I am not naturally inclined to poetry. It’s not something I read a great deal of. I don’t spend my time reading the great poets or memorizing poems. When I was in Grade Eleven, we were given a choice of a number of options to choose from in our English literature class. One option was Canadian Literature. The other option was poetry. I of course, signed up for the Canadian Literature section. The problem was, so too did a number of my classmates. The end result was that I, and several others, were simply reassigned to the poetry section in order to even out the class sizes. I remember distinctly that one of the assignments of this class was to write five poems during the course of the term. I wrote my first poem at the end of the first class and handed it in. I still remember it:
O God, why me?
I chose Can Lit,
But got stuck in poetry.
Last week I had been thinking ahead about today’s sermon. One night I dreamed that I was working on this sermon. In that dream I was told that I would find the message that I should preach at the end of the Gospel reading, and that it would be about light, or enlightenment. The next day I read through the Gospel for today and found that the last verse of today’s Gospel could be seen as an example of the enlightening of the 3 Disciples with Jesus, Peter, James, and John.
They had been enlightened by the Holy Spirit and brought to understand that John the Baptist fulfilled the promised appearance of Elijah to come again. (v. 10-13) Continue reading →
Feast of St. Philip, Deacon and Evangelist
It was a dark, cold, and snowy night in March of 2009.I had missed the highly erratic number 86 Bus by 5 minutes. The walk from the Sullivan Square train station in Somerville to my apartment was about 1.5 miles, a twenty minute schlep in my snow boots. Though I didn’t relish the prospect of a poorly lit walk through a fairly unpleasant neighborhood at that hour, my feet seemed to make the decision for me. My hand groped in my coat pocket for my prayer rope, as my mind groped for the familiar repetition, Lord Jesus Christ, have mercy on me.
It was a difficult period in my life. There were many moments when the anxiety of daily existence felt overwhelming. I was only partially employed; a number of friends had recently moved away; my apartment was cold and dilapidated; I was searching for direction and purpose. Beneath the surface of it all, in my quiet moments, the anxiety of existence itself stared back at me, sharp and real. Most days, prayer preserved my sanity. But on days like this one, brow furrowed, teeth clenched, heels pounding the frosty pavement, prayer felt like firing a nail gun into an empty sky. Lord Jesus Christ, have mercy on me. Three-hundred nails, on average, from the train station to my doorstep. Continue reading →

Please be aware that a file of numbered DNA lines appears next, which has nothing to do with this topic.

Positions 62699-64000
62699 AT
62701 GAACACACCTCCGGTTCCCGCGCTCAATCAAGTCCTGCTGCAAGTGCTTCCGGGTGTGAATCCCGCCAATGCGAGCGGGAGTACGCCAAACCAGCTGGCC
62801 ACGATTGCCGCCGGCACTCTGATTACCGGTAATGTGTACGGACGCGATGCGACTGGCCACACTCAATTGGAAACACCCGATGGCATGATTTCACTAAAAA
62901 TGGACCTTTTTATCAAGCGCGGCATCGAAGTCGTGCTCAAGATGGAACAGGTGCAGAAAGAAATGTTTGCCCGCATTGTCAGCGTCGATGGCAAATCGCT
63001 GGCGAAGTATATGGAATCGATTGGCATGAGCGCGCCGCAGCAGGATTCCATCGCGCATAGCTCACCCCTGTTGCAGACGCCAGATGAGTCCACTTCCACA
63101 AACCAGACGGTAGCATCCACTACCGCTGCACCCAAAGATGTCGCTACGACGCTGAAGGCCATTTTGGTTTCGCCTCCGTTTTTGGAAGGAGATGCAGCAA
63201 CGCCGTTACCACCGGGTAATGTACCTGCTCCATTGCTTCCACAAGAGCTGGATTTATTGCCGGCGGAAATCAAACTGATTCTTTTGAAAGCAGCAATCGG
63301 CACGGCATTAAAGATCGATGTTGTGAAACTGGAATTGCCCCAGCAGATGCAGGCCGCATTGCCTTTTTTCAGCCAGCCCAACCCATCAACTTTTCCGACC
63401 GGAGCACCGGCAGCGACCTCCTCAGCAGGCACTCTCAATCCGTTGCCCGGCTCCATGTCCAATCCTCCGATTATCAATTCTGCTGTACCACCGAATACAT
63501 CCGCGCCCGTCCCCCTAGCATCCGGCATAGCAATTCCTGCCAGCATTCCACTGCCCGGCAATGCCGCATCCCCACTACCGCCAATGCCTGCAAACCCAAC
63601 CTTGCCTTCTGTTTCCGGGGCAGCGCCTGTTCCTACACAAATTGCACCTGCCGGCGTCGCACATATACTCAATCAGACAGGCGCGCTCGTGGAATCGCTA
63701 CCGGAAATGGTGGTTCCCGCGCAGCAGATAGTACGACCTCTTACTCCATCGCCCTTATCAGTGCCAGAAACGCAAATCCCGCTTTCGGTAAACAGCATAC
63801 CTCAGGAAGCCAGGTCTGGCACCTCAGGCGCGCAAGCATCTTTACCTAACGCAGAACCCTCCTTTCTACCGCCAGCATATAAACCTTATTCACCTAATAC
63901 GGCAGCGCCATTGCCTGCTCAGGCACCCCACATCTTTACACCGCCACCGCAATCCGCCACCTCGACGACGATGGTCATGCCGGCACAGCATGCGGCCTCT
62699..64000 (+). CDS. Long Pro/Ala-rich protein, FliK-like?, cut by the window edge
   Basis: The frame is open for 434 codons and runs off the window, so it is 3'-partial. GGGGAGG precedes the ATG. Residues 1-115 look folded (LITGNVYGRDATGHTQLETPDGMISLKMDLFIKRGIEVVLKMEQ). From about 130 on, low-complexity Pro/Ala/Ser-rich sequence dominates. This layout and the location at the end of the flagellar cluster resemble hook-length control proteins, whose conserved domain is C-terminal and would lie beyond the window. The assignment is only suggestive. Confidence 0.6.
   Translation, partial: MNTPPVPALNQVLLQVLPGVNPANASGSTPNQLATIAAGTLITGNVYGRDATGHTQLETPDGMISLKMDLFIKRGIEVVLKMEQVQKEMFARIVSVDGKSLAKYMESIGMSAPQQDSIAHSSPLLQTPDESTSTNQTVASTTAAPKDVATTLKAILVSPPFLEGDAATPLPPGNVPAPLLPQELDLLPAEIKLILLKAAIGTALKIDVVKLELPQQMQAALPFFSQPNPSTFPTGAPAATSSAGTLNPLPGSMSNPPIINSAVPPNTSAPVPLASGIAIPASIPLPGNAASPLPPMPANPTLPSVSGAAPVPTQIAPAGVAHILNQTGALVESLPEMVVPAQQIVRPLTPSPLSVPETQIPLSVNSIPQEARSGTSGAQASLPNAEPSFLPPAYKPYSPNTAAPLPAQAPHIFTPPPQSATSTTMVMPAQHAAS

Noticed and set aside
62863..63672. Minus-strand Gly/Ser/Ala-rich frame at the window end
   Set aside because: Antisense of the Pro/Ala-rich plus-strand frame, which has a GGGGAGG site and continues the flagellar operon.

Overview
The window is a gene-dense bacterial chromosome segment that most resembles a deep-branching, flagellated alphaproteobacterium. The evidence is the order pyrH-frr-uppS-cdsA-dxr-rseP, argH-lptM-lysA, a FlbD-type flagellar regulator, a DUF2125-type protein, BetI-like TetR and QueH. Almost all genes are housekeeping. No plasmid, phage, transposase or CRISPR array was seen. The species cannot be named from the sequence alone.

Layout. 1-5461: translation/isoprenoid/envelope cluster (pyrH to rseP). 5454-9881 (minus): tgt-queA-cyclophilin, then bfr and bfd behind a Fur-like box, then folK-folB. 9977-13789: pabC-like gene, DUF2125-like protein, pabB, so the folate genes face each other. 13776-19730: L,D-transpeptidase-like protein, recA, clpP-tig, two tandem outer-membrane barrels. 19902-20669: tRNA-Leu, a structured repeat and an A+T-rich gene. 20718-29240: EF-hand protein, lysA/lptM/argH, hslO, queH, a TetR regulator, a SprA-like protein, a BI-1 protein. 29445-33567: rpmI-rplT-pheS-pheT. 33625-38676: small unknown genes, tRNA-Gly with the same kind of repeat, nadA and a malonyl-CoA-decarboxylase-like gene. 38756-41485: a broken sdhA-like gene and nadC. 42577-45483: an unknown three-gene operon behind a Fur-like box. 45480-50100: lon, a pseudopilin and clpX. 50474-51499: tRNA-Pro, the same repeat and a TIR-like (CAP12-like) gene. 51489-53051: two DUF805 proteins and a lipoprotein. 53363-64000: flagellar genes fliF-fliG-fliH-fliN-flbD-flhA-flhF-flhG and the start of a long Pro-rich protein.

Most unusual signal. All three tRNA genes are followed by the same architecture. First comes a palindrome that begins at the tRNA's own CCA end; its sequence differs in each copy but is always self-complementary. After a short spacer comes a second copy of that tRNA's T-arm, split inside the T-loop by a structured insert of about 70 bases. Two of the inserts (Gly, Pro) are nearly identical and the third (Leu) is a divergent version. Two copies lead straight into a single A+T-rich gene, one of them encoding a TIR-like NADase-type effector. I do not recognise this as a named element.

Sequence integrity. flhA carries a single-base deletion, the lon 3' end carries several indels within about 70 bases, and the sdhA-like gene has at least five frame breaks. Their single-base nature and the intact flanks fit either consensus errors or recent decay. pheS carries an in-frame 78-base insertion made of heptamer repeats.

Jesus said to the disciples,“There was a rich man who had a manager, and charges were brought to him that this man was squandering his property… 29And I tell you, make friends for yourselves by means of dishonest wealth so that when it is gone, they may welcome you into the eternal homes…” 10 Luke 16:1-13
We could easily find this Gospel lesson appointed for today either confusing or offending. It seems that Jesus is praising the practices of a dishonest account manager. The manager falsifies the amounts owed to his employer so that when this manager is out of a job – mind you, he’s being fired because of his dishonesty! – these same creditors with whom he is currying illicit favor would admire him or owe him, and ultimately welcome him into their homes! Continue reading →
If you were to find this Gospel lesson appointed for today either confusing or offending, you would not be the first. It would seem that Jesus is extolling the practices of a dishonest account manager. So we hear, this manager falsified the amounts owed to his employer so that, when the manager was out of a job – fired because of his dishonesty! – these same people with whom he is currying illicit favor would admire him or owe him, and ultimately welcome him into their hospitality. Continue reading →
Today’s Gospel tells us that Jesus told some Jews who had believed in Jesus previously, “If you continue in my word, you are truly my disciples, and you will know the truth, and the truth will make you free.” They responded, “We have never been slaves to anyone.” That was not the response that was expected. They must have been following different premises than Jesus. They must have heard something different from what Jesus had said to them. Continue reading →
There are times in the gospels when it seems like Jesus is his own worst enemy. Here he returns to his hometown, where he gets a warm reception – initially. The gospel writer reports that “all spoke well of him and were amazed at the gracious words that came from his mouth” (v.22). Then, suddenly, he seems to turn on the crowd, blasting them with words they find completely offensive, and the next thing we know, we’re reading that “all in the synagogue were filled with rage. They got up, drove him out of the town, and led him to the brow of the hill on which their town was built, so that they might hurl him off the cliff!” (v.28-29). How does he go from ‘warm reception’ to ‘angry mob’ in the span of a few minutes? And why?
We celebrate today the great feast, the “solemnity” of the Epiphany, otherwise known as “The Manifestation of Christ to the Gentiles.” “Gentiles”, meaning all the peoples of the world other than the twelve tribes of ancient Israel. The Three Wise Men, the Magi, these emissaries from somewhere, represent the peoples of the world not of the twelve tribes. These Wise Men led by a star discover the Creator of the stars of night. And not in one of Herod’s sumptuous palaces, but in an unexpected place. Continue reading →